All of the heat emitters will have a supply and return pipe. the whole system is under pressure. you have to close both the supply and return or the water will flow in through whichever end is open from the system pressure.

    What are the heat emitters? Are they cast iron baseboard radiators? If it is cast iron baseboard, you might look to see if it is leaking out of the back of the radiator itself and running between the floor and wall.
    amartiner
  • mattmia2mattmia2 Member Posts: 1,320
    edited November 2019
    It may also be possible to just abandon the leaking pipes and run new pex or copper up to the radiators that those pipes serve. The new pipe doesn't need to be anywhere near as large as the old gravity pipes were.
    amartiner
  • amartineramartiner Member Posts: 16
    Ohhhh I am going to go look up all the terms you've used. Sorry - I studied the wrong stuff in school, clearly. But - I think - I only closed off ONE WAY to the leaking system - and will try to close off the return tomorrow to see if I can get heat downstairs. Can you see from the picture up toward the ceiling - are there two loops going OUT/BACK to this system?

  • amartineramartiner Member Posts: 16
    Sorry - i meant to post this picture - which one is the outbound/hot - and then return?
  • amartineramartiner Member Posts: 16
    Very lastly - I don't see any water AT ALL up near the likely offending radiator. I wish I could just isolate THAT one. It's in a closet I don't use. It's clearly BELOW that cast iron baseboard radiator. THANK YOU SO VERY MUCH. You've really really helped me think through this. I hope I can get heat going downstairs, at least. I wonder, then, what's next steps for fixing leak? or replacing piping? Is it a ceiling-access job? pulling up the floor near the radiator?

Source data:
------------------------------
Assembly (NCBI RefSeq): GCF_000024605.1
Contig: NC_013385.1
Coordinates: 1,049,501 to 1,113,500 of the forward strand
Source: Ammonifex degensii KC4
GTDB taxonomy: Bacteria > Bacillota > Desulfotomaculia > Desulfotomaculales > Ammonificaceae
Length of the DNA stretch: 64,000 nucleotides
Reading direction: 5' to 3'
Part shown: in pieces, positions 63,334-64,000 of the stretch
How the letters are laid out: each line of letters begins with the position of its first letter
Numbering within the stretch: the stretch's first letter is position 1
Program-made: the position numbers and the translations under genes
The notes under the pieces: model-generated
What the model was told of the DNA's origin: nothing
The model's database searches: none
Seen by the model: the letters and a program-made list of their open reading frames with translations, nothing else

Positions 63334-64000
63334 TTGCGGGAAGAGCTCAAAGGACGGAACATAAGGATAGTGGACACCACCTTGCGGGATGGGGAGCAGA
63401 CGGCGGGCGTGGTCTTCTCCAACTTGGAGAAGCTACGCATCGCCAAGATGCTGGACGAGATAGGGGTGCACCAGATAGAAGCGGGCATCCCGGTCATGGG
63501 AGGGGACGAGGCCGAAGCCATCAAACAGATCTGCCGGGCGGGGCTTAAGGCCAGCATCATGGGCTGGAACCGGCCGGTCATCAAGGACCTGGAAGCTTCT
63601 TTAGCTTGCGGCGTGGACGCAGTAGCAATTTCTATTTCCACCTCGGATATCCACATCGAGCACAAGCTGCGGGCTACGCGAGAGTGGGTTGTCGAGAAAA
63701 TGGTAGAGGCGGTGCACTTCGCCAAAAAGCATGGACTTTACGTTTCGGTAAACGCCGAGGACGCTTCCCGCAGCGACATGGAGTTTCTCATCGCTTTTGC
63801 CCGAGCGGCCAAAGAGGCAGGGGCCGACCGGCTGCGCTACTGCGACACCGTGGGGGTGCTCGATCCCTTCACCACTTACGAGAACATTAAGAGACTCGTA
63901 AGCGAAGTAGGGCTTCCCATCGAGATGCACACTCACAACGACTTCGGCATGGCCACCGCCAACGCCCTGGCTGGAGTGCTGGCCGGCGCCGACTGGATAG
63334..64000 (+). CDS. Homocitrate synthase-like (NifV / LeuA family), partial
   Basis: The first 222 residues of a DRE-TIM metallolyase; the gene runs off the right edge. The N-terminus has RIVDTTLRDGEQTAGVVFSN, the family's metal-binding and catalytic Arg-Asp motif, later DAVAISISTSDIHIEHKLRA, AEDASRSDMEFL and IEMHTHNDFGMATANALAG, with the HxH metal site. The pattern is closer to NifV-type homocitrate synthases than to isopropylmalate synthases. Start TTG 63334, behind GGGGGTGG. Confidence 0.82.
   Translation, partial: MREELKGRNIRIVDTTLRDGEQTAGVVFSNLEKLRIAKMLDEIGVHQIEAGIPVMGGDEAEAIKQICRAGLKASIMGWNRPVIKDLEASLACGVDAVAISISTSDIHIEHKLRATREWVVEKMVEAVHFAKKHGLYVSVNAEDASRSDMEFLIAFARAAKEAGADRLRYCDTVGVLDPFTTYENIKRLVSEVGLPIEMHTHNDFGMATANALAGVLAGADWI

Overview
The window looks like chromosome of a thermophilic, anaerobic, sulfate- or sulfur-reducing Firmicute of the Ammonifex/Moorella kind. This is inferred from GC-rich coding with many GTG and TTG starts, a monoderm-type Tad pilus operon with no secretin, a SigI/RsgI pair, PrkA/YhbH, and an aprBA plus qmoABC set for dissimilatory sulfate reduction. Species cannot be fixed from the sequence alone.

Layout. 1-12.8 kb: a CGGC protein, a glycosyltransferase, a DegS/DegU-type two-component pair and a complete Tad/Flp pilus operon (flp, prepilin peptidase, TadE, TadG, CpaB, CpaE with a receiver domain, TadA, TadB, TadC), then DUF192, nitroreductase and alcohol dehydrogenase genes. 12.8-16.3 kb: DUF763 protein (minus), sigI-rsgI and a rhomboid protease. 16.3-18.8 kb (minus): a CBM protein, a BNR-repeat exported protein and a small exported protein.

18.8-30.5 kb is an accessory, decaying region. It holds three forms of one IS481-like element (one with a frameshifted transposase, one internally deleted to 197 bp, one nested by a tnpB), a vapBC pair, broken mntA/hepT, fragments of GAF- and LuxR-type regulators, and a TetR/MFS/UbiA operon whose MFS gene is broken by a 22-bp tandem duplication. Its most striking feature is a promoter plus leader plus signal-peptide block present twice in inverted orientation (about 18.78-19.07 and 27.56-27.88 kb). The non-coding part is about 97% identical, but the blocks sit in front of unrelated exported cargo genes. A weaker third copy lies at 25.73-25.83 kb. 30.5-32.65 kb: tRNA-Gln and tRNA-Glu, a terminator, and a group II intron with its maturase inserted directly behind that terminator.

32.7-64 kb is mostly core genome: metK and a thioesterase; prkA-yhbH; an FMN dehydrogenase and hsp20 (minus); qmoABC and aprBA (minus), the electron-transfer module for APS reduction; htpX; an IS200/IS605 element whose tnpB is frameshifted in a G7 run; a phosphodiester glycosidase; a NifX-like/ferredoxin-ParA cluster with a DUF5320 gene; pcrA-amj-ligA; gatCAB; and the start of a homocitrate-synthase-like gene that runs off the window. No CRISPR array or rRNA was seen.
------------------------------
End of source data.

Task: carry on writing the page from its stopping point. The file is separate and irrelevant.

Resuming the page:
• amartineramartiner Member Posts: 16
    This is the house. The radiator is where the window is - and the leak was directly below -into the front room (where my office is) and dumped all the radiator system water down via the circular fan. Boo.
  • mattmia2mattmia2 Member Posts: 1,320
    edited November 2019
    Can you get to where those pipes go after they go through the wall? where do they go from there? My guess is that the pipe next to it is the other end of that loop like you think, assuming those go to the leaking loop.

    A good contractor that has experience with old houses can probably make a better guess where the leak is to minimize how much they have to tear in to. You would most likely go through the ceiling.

    Looking at the pump and finding the arrow on the side will tell you which way the flow in the system is. The circulator is on the left side of the boiler just out of view of your pictures. i can see just the top of it and it is green. I'm pretty sure the manifold on top is supply and the manifold on the side is return.

    amartinerZman
  • amartineramartiner Member Posts: 16
    THANK YOU. You cannot imagine how helpful. Good night!!!
  • Jamie HallJamie Hall Member Posts: 12,864
    The other guys have pretty well covered the territory so far. Two further thoughts -- or, rather, emphases:

    Having gotten thoroughly soaked, the plaster is probably problematic at best. However, there do exist people who can repair the plaster in kind once you find and repair the leak. They may take some finding, but try talking to your local historical society. They won't be able (usually) to recommend someone, but likely they will know someone who knows someone. I'd send you my plasterer, but he's a crazy old Spaniard who is a perfect genius but doesn't travel. Whatever, do not let someone talk you into replacing with sheetrock/plasterboard. It's almost as expensive and never looks right and the practice should be banned.

    That insulation is probably what is called "rock wool". I've never been quite sure what it really is. It does not usually contain asbestos, but it is irritating and the dust isn't really good to breathe, so I would suggest a respirator, goggles, gloves and a bunny suit when working on it.

    Br. Jamie, osb

    Building superintendent/caretaker, 7200 sq. ft. historic house museum with dependencies in New England.

    Hoffman Equipped System (all original except boiler), Weil-Mclain 580, 2.75 gph Carlin, Vapourstat 0.5 -- 6.0 ounces per square inch